The development of science, technology, engineering and mathematics (STEM) skills are critical to the future advancement of South Africa. Skilled professionals in these fields will help accelerate development in many industries and contribute to South Africa’s competitiveness on the global stage.

Whilst strides have been made to accelerate interest in STEM related fields, the numbers paint a disproportionate picture, men continue to vastly outnumber women, not only in institutions of higher learning but also in the workplace. Even more glaring is the significantly low number of women choosing engineering as a career path, which if reversed could help bridge the country’s critical skills gap.

According to a recent report by the Engineering Council of South Africa, only 6% of professional engineers in South Africa are female. However, the real number of female engineers in the mining industry, where women only make up 14% of the total workforce, is difficult to determine.

“Women have successfully infiltrated areas such as law, medicine and education to mention a few, but engineering and specifically the mining industry is perceived to be environmentally, both professionally and geographically, a tough industry. However, the rewards of working in this industry I think are often overlooked and not talked about enough. The work is challenging, but it is also interesting and diverse. There are a lot of positives within the industry and the changes that this industry can make to communities and, indeed, entire countries, should be celebrated,” says electronic engineer Ingrid Osborne, who is also CEO and co-founder of Saryx Engineering Group.

Osborne founded the company with Julie Mathieson, a computer scientist. The two women are trailblazers in the traditionally male dominated mining industry, having founded their award-winning digital solution HSEC Online® which has been adopted by a number of major mining companies. The solution allows companies and contractors to securely capture, store, distribute and manage health and safety compliance documents online and in real-time.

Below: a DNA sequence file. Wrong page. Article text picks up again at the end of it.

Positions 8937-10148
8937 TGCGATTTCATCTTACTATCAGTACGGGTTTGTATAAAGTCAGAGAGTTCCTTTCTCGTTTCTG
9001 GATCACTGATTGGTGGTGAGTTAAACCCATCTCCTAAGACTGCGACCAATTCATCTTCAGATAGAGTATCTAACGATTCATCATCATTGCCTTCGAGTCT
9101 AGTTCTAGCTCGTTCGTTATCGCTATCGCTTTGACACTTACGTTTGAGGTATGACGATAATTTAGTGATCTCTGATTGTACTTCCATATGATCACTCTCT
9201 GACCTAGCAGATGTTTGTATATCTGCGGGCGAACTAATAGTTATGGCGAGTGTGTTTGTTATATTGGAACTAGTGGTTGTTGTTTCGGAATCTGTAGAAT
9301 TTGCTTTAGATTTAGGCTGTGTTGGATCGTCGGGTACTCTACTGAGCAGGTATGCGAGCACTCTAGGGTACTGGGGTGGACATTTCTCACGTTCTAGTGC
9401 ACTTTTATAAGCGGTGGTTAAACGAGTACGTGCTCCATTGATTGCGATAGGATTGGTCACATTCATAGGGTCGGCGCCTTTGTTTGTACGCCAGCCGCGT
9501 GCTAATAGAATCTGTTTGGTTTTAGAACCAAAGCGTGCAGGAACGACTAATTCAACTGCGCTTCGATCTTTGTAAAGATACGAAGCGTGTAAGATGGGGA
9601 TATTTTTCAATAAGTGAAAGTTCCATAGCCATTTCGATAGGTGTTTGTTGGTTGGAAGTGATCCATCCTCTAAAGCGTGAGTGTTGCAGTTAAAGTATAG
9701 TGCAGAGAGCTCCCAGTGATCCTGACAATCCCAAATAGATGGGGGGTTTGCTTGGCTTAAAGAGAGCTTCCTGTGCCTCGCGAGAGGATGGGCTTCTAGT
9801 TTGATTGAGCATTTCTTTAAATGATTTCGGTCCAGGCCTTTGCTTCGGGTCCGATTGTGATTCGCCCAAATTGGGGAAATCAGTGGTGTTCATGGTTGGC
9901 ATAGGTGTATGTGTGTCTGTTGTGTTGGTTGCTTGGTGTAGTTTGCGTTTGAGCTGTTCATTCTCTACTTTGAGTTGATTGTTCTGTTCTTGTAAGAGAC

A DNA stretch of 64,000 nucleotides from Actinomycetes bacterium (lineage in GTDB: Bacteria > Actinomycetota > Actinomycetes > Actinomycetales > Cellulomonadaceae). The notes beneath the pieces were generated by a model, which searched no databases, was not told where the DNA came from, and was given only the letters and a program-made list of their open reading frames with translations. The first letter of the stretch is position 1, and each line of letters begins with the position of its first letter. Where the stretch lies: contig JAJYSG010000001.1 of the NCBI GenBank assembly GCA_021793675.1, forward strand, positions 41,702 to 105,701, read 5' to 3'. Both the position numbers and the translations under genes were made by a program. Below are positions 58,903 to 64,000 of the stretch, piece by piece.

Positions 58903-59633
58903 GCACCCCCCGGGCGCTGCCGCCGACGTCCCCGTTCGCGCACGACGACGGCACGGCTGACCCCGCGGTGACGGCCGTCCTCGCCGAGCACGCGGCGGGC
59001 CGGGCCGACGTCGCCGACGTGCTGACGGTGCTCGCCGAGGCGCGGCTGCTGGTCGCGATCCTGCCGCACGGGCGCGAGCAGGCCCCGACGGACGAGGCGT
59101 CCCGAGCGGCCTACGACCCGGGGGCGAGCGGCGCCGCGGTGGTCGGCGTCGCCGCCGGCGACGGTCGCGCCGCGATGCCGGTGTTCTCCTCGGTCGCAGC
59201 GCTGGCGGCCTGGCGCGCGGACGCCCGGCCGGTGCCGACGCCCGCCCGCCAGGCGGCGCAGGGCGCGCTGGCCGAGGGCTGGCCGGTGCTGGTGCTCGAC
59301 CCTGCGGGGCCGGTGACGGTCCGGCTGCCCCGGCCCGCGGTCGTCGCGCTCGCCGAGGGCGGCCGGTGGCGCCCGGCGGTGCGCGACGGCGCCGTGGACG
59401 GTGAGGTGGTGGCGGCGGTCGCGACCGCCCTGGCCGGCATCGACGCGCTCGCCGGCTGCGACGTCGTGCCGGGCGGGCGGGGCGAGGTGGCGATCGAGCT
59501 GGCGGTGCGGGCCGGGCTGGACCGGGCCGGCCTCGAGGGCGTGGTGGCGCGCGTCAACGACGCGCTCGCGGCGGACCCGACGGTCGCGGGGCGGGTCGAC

“We wanted a company that worked the way all companies should strive to, by creating equal opportunities for all and in an environment that was supportive and inviting. And I think we have done that. Women make up 60-70% of our workforce, 50% of our senior management team and 100% of the executive team. We are award winning and continue to develop and engineer solutions that are disruptive and at the forefront of technology,” adds Osborne.

Osborne believes that having female role models in the industry is key to bridging the skills gap of women in engineering and other STEM fields. Danielle Le Roux, a young female computer scientist who is working as HSEC Online® Customer Success and Implementation Manager, agrees that this can go a long way in inspiring more girls to take on STEM careers, “We have very little representation at the moment and having more female role models shows young women out there that it is possible and doable if you follow your passion,” says Le Roux.

Fourth year megatronics engineering student at UCT, Sigrid Aadnesgaard, who was inspired by her mother, a Quantity Surveyor and Osborne, adds that more practical solutions need to be pursued at basic education level. “I think that schools, especially all-girls schools, should offer subjects such as EGD, Computer Science and Design, as these subjects will encourage more girls to feel confident going into engineering degrees. I think there is a big space for women in the field, the women who I study with are extremely capable and confident in their ability,” says Aadnesgaard.

According to the Mineral’s Council of South Africa, despite positive strides in transformation of the workplace, women are still plagued by bullying, unconscious bias, sexism, victimisation and gender-based violence in the mining industry.

“I think there are still some old perceptions that linger in the dusty corners of our industry, where, as a woman, your abilities may be questioned or perceived to be something other than they are, but I find if you get on with the job at hand, things sort themselves out pretty quickly. This reminds me of the quote by Edith Clarke, “There is no demand for women engineers, as such, as there are for women doctors; but there’s always a demand for anyone who can do a good piece of work,” says Osborne.

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